In the press – Confusion in Niger: “Coup d’État: And That Makes 4 for West Africa!”

In the news, on Thursday, July 27th, the reactions to the ongoing coup in Niger, where the military claims to have overthrown President Mohamed Bazoum.

The coup in Niger comes as the Russia-Africa summit begins in Saint Petersburg. The damning report by the NGO Save the Children on the living conditions of migrant children employed in the agricultural sector in Italy. Another medal for French swimmer Léon Marchand. And paintings of Kim Jong-un.

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In the news, the first reactions to the ongoing coup in Niger, where the military claims to have overthrown President Mohamed Bazoum.

After Mali, Guinea, and Burkina Faso, Niger is now affected by “the spring of coups” – the phrase comes from Wakat Sera, which notes that this is the fifth military coup in Niger since the country’s independence in 1960 and that there is “nothing new under the scorching Sahel sun.” The Burkinabe news site reminds us that this time, the coup comes at a time when Niger, like the entire region, is facing constant terrorist attacks, both against the military and civilians.

“What are the underlying reasons for the outburst of the presidential guard? Is it a problem of governance by President Bazoum, elected in 2021? Or is it the reactionary behavior of a group of soldiers refusing to lose their privileges, starting with their leader who does not want to be replaced?” : many questions raised by Pays, which also recalls that France has made Niger a key piece in deploying its new military strategy in the Sahel.” The Burkinabe newspaper invites Mohamed Bazoum to “ask himself the right questions, him whose moralizing tone towards the juntas in power in Burkina Faso, Mali, and Guinea-Conakry certainly did not make everyone happy.” “Beyond Bazoum, the Economic Community of West African States must question the events in Niamey,” writes the newspaper, which sees “the dream of ECOWAS to fight against coups, already compromised.”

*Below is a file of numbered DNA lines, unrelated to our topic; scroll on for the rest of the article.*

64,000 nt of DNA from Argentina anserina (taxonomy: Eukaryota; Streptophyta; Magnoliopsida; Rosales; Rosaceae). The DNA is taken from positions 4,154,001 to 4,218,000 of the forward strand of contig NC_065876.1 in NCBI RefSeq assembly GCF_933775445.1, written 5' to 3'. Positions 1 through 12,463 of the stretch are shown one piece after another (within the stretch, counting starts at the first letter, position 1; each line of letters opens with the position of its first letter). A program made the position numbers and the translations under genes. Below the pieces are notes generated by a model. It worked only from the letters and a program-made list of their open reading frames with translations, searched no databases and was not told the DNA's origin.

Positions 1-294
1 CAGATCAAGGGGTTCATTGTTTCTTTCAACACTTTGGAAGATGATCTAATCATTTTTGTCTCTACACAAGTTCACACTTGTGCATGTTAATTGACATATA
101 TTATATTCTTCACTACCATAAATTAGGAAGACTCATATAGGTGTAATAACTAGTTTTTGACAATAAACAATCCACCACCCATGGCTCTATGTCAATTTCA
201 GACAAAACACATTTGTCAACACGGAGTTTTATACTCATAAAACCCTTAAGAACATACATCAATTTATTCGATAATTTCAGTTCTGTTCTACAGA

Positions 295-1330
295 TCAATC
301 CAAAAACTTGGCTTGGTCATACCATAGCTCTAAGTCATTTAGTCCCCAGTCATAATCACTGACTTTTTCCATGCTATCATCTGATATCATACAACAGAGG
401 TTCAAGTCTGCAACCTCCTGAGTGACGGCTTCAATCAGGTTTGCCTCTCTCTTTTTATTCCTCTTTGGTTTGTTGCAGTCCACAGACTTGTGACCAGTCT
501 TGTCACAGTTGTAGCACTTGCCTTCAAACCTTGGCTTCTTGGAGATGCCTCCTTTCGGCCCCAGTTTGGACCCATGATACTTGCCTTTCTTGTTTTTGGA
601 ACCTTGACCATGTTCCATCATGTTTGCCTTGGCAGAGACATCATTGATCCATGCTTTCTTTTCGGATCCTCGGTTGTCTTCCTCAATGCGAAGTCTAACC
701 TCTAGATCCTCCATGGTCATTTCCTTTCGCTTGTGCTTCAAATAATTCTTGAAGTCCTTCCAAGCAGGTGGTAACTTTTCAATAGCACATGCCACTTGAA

The coup in Niger comes as the Russia-Africa summit begins in Saint Petersburg. The pro-Kremlin newspaper Kommersant jokes about this coincidence and notes that “if Mohamed Bazoum had decided from the start to participate in the Saint Petersburg summit, there would have been no problem,” and that the Nigerien president would then have “peacefully discovered the tourist sites of the Peterhof Palace and the Constantin Palace.” The newspaper remembers that the first Russia-Africa summit was held in Sochi four years ago, in 2019, and at the time, it hosted 45 heads of state and government, compared to 17 today. A decrease in attendance due to the “events in Ukraine,” according to the newspaper – which consoles itself by saying it prefers quality over quantity and guarantees that the attending leaders are “all the more dear to Vladimir Putin,” who will have a personal meeting “with each of them.”

The repercussions of the war in Ukraine are also noticeable in Africa, particularly in the Central African Republic, where the Wagner paramilitary group seems to be withdrawing. Le Soir recalls that the Central African Republic is the first country on the continent where the militia has established itself, in 2018.